Dear Hyde Park Family,

A few months ago, my daughters and I made another trip to Disney World’s Magic Kingdom, and we rode the iconic It’s a Small World. That ride was a mainstay of my childhood, and I can remember our whole family cheering when we passed by the Philippines section: a lone Filipina child fanning herself in the corner.

You may know the ride well. It is a twelve-minute boat ride through a series of depictions of countries around the world. It features Audio-Animatronic, child-like dolls, dancing, playing and, of course, singing.

That song is one of the most enduring – and annoying – Disney songs ever written. When Walt Disney first developed the ride for the 1964 World’s Fair in New York, he envisioned all the children simultaneously singing their own individual national anthems as the riders went by. As you can imagine, that created a cacophony of unintelligible noise.

So, he asked his chief songwriters Robert and Richard Sherman, who wrote the famous music to Mary Poppins, to come up with a single song that the children could sing in unison. The country had just gone through the Cuban Missile Crisis, and the Sherman brothers wanted to write a song about peace, interdependence and our connection to one another.

They then wrote these now legendary words, which all 289 Audio-Animatronic children, in one of five different languages, join together to sing:

It’s a world of laughter, a world of tears
It’s a world of hopes and a world of fears
There’s so much that we share that it’s time we’re aware
It’s a small world after all.

I’ll spare you the chorus. The earworm might stick with you all day.


Eighty-five years ago this month, a different kind of demonstration of global harmony was born, in the observance now known as World Communion Sunday. It was first conceived by a Presbyterian minister named Hugh Thomas Kerr, who wanted to “bring churches together in a service of Christian unity—in which everyone might receive both inspiration and information, and above all, to know how important the Church of Jesus Christ is, and how each congregation is interconnected one with another.”

A few years later, the Federal Council of Churches (now “The National Council of Churches”) formally designated the first Sunday of October as a time to celebrate our global connectedness in Jesus Christ, gathering around the communion table as one body around the world.

For one singular moment every year, we lay aside our national and denominational anthems, and we gather to sing the same song in unison:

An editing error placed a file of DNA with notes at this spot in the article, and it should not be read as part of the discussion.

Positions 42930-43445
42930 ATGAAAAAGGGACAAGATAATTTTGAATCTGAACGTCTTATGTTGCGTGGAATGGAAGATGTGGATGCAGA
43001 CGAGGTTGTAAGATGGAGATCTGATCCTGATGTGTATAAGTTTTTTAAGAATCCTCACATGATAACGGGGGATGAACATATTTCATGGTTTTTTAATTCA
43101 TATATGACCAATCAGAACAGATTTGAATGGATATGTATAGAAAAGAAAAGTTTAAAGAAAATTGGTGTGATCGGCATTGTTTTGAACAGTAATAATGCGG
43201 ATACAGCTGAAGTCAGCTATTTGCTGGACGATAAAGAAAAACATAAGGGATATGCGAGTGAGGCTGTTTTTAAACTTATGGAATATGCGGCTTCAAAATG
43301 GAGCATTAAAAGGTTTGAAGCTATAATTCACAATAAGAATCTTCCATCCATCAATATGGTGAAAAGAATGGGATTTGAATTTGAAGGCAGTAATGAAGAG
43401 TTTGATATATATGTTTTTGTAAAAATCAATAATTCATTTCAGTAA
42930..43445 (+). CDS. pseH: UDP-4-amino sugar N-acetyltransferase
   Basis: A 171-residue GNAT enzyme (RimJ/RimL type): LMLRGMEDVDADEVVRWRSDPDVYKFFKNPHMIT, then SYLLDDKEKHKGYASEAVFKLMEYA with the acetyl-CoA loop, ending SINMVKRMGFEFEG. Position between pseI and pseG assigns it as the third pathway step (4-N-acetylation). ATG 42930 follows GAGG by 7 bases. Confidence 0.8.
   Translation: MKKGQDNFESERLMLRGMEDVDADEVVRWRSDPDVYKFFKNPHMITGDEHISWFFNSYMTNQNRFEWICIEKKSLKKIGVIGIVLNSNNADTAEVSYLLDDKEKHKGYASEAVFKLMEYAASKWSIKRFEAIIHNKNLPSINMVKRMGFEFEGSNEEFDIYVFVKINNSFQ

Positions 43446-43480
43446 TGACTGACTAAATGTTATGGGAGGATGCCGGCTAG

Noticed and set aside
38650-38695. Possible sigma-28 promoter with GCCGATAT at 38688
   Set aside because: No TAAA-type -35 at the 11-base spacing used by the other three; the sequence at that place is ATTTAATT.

“Holy, Holy, Holy Lord, God of Power and Might;
Heaven and earth are full of your glory;
Hosanna in the highest!
Blessed is the one who comes in the name of the Lord,
Hosanna in the highest!”

In a time when we are so prone to polarization and division in our ideologies, politics, and worldviews, we need World Communion Sunday like never before. This Sunday, we gather together in unison with Christians all around the world to pray that the Holy Spirit would once again “make us one with Christ, one with each other and one in ministry throughout the world.”

Or, in the words of the second, lesser-known verse of It’s a Small World:

There is just one moon and one golden sun
And a smile means friendship to everyone
Though the mountains divide
And the oceans are wide
It’s a small world after all

Join us this Sunday for this beautiful, timely, and poignant celebration of a God who breaks down our walls, invites us to the same table, and calls us to sing the same song together.

Grace and Peace,


The Rev. Magrey deVega
Senior Pastor, Hyde Park United Methodist


If you weren’t in worship last Sunday, I invite you to watch the statement I made prior to my sermon, regarding those who have survived sexual assault in their past. You can watch it here, or the text is as follows:

Before I start the sermon this morning, I would like to take a moment to offer a pastoral word in the wake of the events in Washington, D.C. last week. Many of us are aware of the proceedings surrounding the confirmation of a Supreme Court nominee, and the extraordinary circumstances from the recent hearing. What I want to share is in no way intended to be either a political or partisan statement, but a word of pastoral love and concern.

We are well-aware that many people who are survivors of sexual assault have had the pain of their past triggered by the events on Capitol Hill. And many have reached out for ministerial and psychological support throughout the country. For anyone in this congregation today, female or male, who has been the victim of sexual violence, I would ask that you not let the dysfunction of our political systems, or the brokenness of the world, dissuade you from speaking your truth. Your voice, your heart, your life and your pain all deserve to be heard.

You do not need a male like myself to give you permission. But we do need all people, men and women, to stand in solidarity with you, and for anyone living in the long, haunting shadow of past trauma through no fault of their own. As I have consulted with the five other clergy in this congregation, I can speak on behalf of all of us that we are here to listen. To offer pastoral care, in a safe space, and to direct you to any help you might need.

You are loved, you are not alone and you are a child of God.

And let all who agree, please say Amen.

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